"False is the idea of utility that sacrifices a thousand real advantages for one imaginary or trifling inconvenience; what would take fire from men because it burns, and water because one may drown in it; that has no remedy for evils, except destruction. The laws that forbid the carrying of arms are laws of such a nature. They disarm those only who are neither inclined nor determined to commit crimes. Can it be supposed that those who have the courage to violate the most sacred laws of humanity, the most important of the code, will respect the less important and arbitrary ones, which can be violated with impunity, and which, if strictly obeyed, would put an end to personal liberty - so dear to men, so dear to the enlightened legislator - and subject innocent persons to all the vexations that the guilty alone ought to suffer? Such laws make things worse for the assaulted and better for the assailants; they serve rather to encourage than prevento encourage than prevent homicides, for an unarmed man may be attacked with greater confidence than an armed man.. "
    --Cesare Beccaria, On Crimes and Punishments

    I'm willing to honestly examine all aspects of firearms in our society and all of the causes of violent crime to find solutions that could actually work. Why aren't you?


  3. First off, to answer Orygunner's question--there are no accurate statistics on gun violence in the US. The gun lobby has seen to that by defunding anything which might call into question the utility of firearms.

    Which takes me to my next point: John Lott.

    While it is pretty obvious that John Lott and Michael Bellesiles engaged in pretty much the same amount of chicanery, Lott still has a cachet of respectability in the right wing of the US--in particular amongst gun loons.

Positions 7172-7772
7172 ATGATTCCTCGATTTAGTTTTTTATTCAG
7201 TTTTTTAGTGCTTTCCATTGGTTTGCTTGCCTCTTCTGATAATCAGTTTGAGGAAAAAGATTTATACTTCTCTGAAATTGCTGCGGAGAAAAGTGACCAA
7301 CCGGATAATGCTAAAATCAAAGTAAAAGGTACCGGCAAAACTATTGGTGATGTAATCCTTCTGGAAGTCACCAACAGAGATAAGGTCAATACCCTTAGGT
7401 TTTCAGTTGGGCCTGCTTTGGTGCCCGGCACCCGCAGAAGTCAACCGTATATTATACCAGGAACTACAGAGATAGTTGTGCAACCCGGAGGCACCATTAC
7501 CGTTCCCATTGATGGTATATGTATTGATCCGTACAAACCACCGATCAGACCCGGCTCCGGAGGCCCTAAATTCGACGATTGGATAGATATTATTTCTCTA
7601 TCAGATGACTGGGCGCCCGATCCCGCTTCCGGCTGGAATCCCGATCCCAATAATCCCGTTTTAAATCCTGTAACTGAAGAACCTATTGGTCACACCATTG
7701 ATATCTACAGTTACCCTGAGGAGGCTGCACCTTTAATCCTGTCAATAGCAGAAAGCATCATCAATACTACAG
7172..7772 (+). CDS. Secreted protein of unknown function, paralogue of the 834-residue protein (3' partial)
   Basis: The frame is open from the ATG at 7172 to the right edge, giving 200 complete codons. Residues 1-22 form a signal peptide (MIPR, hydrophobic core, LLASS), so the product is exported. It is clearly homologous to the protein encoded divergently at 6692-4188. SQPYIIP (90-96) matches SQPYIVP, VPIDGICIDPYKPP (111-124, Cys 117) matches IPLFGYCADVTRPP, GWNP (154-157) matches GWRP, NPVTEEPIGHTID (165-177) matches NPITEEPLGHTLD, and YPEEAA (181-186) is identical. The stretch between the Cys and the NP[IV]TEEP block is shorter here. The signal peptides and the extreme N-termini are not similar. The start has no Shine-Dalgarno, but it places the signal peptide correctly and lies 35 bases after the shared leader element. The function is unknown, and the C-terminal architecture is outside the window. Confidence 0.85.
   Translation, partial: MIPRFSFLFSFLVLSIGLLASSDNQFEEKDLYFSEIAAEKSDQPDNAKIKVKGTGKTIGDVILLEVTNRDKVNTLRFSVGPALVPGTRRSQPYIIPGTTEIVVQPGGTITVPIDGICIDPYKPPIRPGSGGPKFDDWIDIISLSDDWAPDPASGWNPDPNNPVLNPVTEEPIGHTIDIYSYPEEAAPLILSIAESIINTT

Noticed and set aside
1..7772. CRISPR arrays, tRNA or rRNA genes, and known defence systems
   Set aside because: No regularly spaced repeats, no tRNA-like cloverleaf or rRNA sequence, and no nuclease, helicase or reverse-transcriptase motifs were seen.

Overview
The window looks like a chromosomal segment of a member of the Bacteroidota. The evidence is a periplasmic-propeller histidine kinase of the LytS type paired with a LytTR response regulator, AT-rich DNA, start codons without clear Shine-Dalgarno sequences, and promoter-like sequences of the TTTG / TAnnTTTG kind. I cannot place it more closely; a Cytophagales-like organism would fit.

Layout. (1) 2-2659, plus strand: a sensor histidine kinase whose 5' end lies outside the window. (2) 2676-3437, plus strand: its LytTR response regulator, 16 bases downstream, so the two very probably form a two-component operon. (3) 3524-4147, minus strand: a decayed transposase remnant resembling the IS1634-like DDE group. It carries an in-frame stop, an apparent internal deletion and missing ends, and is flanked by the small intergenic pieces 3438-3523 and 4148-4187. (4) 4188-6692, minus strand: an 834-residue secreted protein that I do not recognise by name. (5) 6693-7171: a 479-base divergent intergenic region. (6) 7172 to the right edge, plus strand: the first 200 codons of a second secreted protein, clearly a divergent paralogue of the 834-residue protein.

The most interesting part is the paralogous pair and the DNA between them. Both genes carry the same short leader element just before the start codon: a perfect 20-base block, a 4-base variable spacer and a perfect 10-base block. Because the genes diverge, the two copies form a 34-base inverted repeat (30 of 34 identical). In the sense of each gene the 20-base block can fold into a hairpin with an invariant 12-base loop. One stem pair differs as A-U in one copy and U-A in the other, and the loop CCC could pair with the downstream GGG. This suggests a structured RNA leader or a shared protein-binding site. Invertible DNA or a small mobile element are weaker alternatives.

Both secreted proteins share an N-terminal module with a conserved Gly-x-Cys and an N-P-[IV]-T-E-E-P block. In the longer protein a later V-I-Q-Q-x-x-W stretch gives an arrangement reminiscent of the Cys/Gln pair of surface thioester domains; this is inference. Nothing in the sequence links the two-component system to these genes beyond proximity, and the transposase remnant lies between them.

In fact, it appears that Lott was far more dishonest than Bellesiles, yet Lott has not come under the same amount of scrutiny. Lott is still quoted in the media as an expert.

    Likewise, Gary kleck has also been discredited, yet is still cited as gospel.

    So much for "cherry picking"--willfully using discredited surveys is even more dishonest. Or just plain ignorance.

  4. @Laci, The anti-gun studies try and show a relationship between guns and increased violent crime, the pro-gun studies try and show a relationship between allowing citizens to carry and reducing violent crime...

    Both ideas are relatively easily debunked by conflicting evidence, and the reason is simple: Guns don't cause crime, guns don't reduce crime. They aren't a significant factor, either way.

    I think it's humorous that you suggest that the "gun lobby" "defunds" studies that don't show the utility of firearms... Like government funding is the only possible source of a non-biased study.

    Sounds a little like a conspiracy theory to me... Do you have many of those?


  5. Could you list the "tons" of gun/suicide you refer to? Google scholar only returned a few published within the past decade. Thanks.

  6. O: Why quote Beccaria? He was, after all, not a researcher or scientist or doctor--he was essentially an editorial writer.